What I’m getting at is that I’ve spent some good quality time thinking of what is important to me in life. I have set out to achieve them and my lifestyle has had to change accordingly. I suppose it is a sacrifice but when you are sacrificing for something you are really passionate about it somehow doesn’t feel like a chore.
My 50 year goal is to be someone who is at peace with whatever is happening around me and in a financial position to help others. My 30 year financial plan is to not have to worry about the ups and downs of the market, to be diversified enough to feel financially secure. My 10 year plan is to be generating income only doing something I am passionate about that makes me happy externally and internally. My 5 year plan is to get my taxable investments to around $500k. And finally my 1 year goal is to avoid any unwanted lifestyle inflation as I merge my life with that of my partner’s.
Making sudden large financial decisions and losing sight of your values, what’s important to you, what you want to achieve will leave your soul a bit disappointed. It’s like saying you want 6-pack abs when you have no desire to put in the effort to get them. Or wanting to be an ER doctor but refusing to go back through another residency and having to work overnight for decades to come.
Just as bad is wishing you had 6-pack abs, working your ass off to get it and then sitting there in the mirror wondering why the fuck you cut out all them carbs, did 200 situps and 100 leg raises every morning.
I would kick myself in the nuts if I got to age 65 with way more money than I needed. Why? Because it means that I likely had to work my ass off to get that extra money. Sure, many of us are wishing and dreaming for that one business idea that will catapult us into financial abundance but the reality is that it’s not that common… the overnight successes seem to happen only to those who work their asses off for it for many years.
If I wanted the nicer stuff compared to what I have I first have to decide what things I’m willing to give up. In my case it would be having less time with friends, less time to read and less time to take walks, ride my bike, have drinks with friends. I would have to give up my time autonomy.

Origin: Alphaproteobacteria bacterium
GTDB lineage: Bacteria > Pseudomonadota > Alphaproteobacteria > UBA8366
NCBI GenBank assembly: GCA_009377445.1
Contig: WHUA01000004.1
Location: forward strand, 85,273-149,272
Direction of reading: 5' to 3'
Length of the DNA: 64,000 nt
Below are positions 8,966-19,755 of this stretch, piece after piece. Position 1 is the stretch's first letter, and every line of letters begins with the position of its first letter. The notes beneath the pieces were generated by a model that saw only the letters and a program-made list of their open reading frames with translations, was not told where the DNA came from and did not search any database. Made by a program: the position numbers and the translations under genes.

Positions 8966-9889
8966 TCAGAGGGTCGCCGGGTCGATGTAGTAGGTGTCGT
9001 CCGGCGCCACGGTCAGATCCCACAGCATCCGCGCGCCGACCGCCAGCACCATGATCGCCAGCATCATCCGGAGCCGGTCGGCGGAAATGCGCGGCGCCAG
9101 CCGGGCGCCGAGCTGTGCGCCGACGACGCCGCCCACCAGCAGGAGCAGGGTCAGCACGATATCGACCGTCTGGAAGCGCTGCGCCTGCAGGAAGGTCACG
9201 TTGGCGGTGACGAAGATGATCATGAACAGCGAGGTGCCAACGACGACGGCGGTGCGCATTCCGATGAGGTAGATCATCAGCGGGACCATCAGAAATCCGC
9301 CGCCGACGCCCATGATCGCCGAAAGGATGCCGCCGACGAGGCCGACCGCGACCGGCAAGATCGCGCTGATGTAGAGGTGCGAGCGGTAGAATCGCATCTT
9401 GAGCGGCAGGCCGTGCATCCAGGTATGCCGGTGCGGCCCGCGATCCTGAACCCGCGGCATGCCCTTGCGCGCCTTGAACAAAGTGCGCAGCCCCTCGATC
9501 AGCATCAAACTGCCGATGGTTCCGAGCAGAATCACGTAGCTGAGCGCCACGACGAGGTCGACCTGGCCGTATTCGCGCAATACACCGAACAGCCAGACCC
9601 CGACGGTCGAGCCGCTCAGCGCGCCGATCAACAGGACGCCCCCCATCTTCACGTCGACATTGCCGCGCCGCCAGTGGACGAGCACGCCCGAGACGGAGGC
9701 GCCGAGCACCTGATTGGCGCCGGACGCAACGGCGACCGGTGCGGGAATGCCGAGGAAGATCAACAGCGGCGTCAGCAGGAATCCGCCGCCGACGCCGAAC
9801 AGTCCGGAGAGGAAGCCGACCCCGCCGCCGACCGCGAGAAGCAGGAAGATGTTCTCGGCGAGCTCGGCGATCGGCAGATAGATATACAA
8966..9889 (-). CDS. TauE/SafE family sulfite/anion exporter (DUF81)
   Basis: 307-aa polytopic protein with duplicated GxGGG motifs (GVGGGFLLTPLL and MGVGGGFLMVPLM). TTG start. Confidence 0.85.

It would not only mean having to work more 10-hour shifts, it would also mean having to work for many more years in order to afford that higher lifestyle while still being able to reach the goals I want to reach in life. If I love what I’m doing then sure, why not. If those experiences and possessions are important to me then of course I’m going to make the necessary changes in order to have them.
So, if you look at someone’s life and you find yourself feeling bad for them, thinking that maybe they are missing out on all the fun which you’re having then try to look at it from their perspective.
Sure, a fancy car and a big house is great. The comfort afforded by a beautiful house with A/C, backyard and jacuzzi is something few would argue with. But do you have to give that up or do you have to just push it further into the future? Or could it be that living in a smaller condo close to work or close to things you enjoy doing allows you a pleasure even greater than the comfort of the fancy house behind them gates?
It’s truly about perspective isn’t it? My nurse the other day expressed pity for me biking up this steep long hill on the way to work while it was cold and raining. She expressed that she could never do that and wouldn’t be able to give up the comfort of her air-conditioned SUV.
Interestingly, for a moment I was pitying her because she was missing out on the amazing experience I had riding up that hill and I was thinking to myself how miserable it must be to be stuck in that giant hunk of metal, being forced to maneuver it on small streets, having to maintain it and pay for it while suffering the health consequences of being behind a steering wheel. Just a matter of perspective.